by Shashwati Talukdar
On our way to Jalandhar , the bus stopped in the middle of nowhere. A smiling middle-aged man got on and reached for under our seats. At first we thought it was the police in plain clothes checking for drugs, since the ‘Punjab drug problem’ always came up in most of our conversations about the state, without any prompting from us.
Turned out, the pleasant gentleman was a rural postmaster collecting the mail for distribution in the area villages.
Perhaps our misreading of the situation says more about the times we grew up in than anything else. We came of age during the ‘Punjab Problem’ and the ‘Kashmir Problem,’ when very visible surveillance became a way of life, with random checkpoints and searches which seemed like so much security theatre, and a way to intimidate young women considered ‘loose’ for being out late.
It’s interesting we conflated the postal system with a surveillance system, maybe a connection that is not so farfetched. And I don’t mean in a Thomas Pynchon-‘The Crying of Lot 49’ way, or maybe I do.
The postal service is much older than what we know as the postal service now, one that was set up by the East India Company, which was in turn based on the Mughal system. But the colonial post office was charged with responsibilities the older systems were not.
Radhika Singha, in examining identification practices in colonial India, positions the post office as a place of establishing administrative identities and fixing them. Fluid identities, especially those of non-sedentary communities were seen as deviant. Therefore fixing of identities was imperative to the imperial project. And the postal system was eminently suited to the task. The postal system identified populations as having fixed places of residence, pathologizing those who didn’t in the process. Additionally, the postal system was a conduit for financial transactions through money orders, which required a system of identification. And lastly, the postal system was also a site of surveillance.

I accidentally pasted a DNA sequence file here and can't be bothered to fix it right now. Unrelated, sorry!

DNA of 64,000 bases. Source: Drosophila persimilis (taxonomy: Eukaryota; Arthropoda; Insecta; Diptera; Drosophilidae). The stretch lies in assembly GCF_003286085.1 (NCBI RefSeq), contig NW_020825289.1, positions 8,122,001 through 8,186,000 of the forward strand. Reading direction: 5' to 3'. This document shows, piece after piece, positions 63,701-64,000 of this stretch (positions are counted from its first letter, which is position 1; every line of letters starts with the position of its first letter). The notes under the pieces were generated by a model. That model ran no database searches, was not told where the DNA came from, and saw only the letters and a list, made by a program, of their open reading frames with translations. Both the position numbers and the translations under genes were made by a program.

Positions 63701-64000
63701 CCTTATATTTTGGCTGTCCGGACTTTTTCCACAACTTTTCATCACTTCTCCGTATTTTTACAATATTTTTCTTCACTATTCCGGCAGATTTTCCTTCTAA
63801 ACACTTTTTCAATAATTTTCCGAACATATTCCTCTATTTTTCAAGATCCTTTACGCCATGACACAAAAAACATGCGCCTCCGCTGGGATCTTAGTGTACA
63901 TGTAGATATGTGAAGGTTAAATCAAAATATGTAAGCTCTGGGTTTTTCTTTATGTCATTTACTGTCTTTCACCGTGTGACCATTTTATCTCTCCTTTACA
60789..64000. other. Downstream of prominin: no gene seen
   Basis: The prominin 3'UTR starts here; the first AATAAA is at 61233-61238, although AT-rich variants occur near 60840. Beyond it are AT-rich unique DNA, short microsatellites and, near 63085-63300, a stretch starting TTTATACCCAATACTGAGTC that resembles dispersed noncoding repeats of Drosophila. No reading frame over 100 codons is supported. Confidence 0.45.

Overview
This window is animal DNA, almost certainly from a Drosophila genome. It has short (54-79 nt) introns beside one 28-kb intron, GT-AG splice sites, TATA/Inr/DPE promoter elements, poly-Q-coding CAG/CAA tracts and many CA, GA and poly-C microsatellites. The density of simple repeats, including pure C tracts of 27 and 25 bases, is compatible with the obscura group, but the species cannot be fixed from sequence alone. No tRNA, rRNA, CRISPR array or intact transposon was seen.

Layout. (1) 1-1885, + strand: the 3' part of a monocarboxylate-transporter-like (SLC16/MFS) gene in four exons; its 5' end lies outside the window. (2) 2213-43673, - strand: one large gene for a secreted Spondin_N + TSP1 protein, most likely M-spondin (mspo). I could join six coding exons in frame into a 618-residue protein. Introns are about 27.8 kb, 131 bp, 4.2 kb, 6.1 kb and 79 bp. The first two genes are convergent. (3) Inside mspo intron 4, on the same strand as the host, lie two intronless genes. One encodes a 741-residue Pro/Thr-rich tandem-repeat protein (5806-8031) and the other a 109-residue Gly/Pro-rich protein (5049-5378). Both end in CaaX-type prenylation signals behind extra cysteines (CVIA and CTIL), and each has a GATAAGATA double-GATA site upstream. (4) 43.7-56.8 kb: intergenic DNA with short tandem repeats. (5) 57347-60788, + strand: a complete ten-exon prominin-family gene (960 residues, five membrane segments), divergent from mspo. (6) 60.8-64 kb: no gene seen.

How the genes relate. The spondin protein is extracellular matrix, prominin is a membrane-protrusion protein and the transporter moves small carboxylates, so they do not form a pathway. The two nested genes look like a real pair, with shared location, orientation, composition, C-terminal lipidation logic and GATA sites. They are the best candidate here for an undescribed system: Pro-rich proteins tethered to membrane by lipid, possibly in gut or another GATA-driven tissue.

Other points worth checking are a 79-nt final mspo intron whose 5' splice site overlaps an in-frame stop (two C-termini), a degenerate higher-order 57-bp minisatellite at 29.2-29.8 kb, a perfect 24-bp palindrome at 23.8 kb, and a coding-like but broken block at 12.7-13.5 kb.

So sensing a conspiracy in the innocuous act of collecting the mail may not be that farfetched after all. There is something in the DNA of the modern mail system that allows for it:
Since the British engaged in trade with India and also governed India, the political and commercial motives were important and linked. The welfare role of the post, though genuine, came later as a by-product of the network already established for political and commercial reasons. The service-for-the-people role of the post was secondary to its tool-for-governance role, both temporally, and in terms of importance.
(From a dissertation on the economic history of the Indian postal system by Sheetal Bharat)
(Go here for the first post in the series)